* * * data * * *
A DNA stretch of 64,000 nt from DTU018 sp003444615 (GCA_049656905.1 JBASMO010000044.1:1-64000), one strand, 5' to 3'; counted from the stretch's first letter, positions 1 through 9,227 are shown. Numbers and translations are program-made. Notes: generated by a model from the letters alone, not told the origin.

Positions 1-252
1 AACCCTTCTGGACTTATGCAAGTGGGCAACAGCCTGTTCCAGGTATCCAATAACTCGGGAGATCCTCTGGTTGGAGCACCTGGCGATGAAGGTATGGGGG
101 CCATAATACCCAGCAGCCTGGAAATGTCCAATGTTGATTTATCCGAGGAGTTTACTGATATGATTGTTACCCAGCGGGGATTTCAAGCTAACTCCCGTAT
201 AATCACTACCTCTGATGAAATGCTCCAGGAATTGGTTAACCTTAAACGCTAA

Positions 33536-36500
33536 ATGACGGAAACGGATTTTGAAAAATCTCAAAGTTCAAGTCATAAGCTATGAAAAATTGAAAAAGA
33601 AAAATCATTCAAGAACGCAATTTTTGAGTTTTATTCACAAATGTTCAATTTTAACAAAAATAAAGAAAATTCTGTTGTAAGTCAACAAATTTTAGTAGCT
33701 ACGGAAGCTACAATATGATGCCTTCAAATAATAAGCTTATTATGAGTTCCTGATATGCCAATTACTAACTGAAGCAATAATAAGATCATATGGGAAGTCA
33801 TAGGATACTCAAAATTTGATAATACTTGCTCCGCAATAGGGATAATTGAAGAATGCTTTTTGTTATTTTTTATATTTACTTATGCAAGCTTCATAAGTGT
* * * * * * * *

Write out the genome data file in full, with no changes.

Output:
A DNA stretch of 64,000 nt from DTU018 sp003444615 (GCA_049656905.1 JBASMO010000044.1:1-64000), one strand, 5' to 3'; counted from the stretch's first letter, positions 1 through 9,227 are shown. Numbers and translations are program-made. Notes: generated by a model from the letters alone, not told the origin.

Positions 1-252
1 AACCCTTCTGGACTTATGCAAGTGGGCAACAGCCTGTTCCAGGTATCCAATAACTCGGGAGATCCTCTGGTTGGAGCACCTGGCGATGAAGGTATGGGGG
101 CCATAATACCCAGCAGCCTGGAAATGTCCAATGTTGATTTATCCGAGGAGTTTACTGATATGATTGTTACCCAGCGGGGATTTCAAGCTAACTCCCGTAT
201 AATCACTACCTCTGATGAAATGCTCCAGGAATTGGTTAACCTTAAACGCTAA

Positions 33536-36500
33536 ATGACGGAAACGGATTTTGAAAAATCTCAAAGTTCAAGTCATAAGCTATGAAAAATTGAAAAAGA
33601 AAAATCATTCAAGAACGCAATTTTTGAGTTTTATTCACAAATGTTCAATTTTAACAAAAATAAAGAAAATTCTGTTGTAAGTCAACAAATTTTAGTAGCT
33701 ACGGAAGCTACAATATGATGCCTTCAAATAATAAGCTTATTATGAGTTCCTGATATGCCAATTACTAACTGAAGCAATAATAAGATCATATGGGAAGTCA
33801 TAGGATACTCAAAATTTGATAATACTTGCTCCGCAATAGGGATAATTGAAGAATGCTTTTTGTTATTTTTTATATTTACTTATGCAAGCTTCATAAGTGT